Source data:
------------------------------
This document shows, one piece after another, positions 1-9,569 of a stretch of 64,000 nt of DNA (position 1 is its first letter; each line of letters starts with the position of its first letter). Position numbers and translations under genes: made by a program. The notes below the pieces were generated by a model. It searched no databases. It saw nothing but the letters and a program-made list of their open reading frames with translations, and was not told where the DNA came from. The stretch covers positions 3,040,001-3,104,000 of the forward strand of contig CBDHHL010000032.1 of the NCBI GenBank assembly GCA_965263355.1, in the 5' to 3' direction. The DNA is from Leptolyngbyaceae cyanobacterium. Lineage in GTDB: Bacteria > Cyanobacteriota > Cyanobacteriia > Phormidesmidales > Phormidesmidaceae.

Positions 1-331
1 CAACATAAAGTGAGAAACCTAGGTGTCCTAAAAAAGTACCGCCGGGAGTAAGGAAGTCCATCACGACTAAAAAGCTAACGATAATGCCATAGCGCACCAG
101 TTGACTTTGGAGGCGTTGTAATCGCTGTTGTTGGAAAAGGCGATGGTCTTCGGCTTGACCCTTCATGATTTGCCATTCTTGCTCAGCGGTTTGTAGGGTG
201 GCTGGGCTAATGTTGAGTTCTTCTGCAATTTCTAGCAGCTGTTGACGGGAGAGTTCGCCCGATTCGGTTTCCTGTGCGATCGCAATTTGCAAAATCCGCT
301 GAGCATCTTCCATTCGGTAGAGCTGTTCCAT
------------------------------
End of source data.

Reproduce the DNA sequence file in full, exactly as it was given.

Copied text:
This document shows, one piece after another, positions 1-9,569 of a stretch of 64,000 nt of DNA (position 1 is its first letter; each line of letters starts with the position of its first letter). Position numbers and translations under genes: made by a program. The notes below the pieces were generated by a model. It searched no databases. It saw nothing but the letters and a program-made list of their open reading frames with translations, and was not told where the DNA came from. The stretch covers positions 3,040,001-3,104,000 of the forward strand of contig CBDHHL010000032.1 of the NCBI GenBank assembly GCA_965263355.1, in the 5' to 3' direction. The DNA is from Leptolyngbyaceae cyanobacterium. Lineage in GTDB: Bacteria > Cyanobacteriota > Cyanobacteriia > Phormidesmidales > Phormidesmidaceae.

Positions 1-331
1 CAACATAAAGTGAGAAACCTAGGTGTCCTAAAAAAGTACCGCCGGGAGTAAGGAAGTCCATCACGACTAAAAAGCTAACGATAATGCCATAGCGCACCAG
101 TTGACTTTGGAGGCGTTGTAATCGCTGTTGTTGGAAAAGGCGATGGTCTTCGGCTTGACCCTTCATGATTTGCCATTCTTGCTCAGCGGTTTGTAGGGTG
201 GCTGGGCTAATGTTGAGTTCTTCTGCAATTTCTAGCAGCTGTTGACGGGAGAGTTCGCCCGATTCGGTTTCCTGTGCGATCGCAATTTGCAAAATCCGCT
301 GAGCATCTTCCATTCGGTAGAGCTGTTCCAT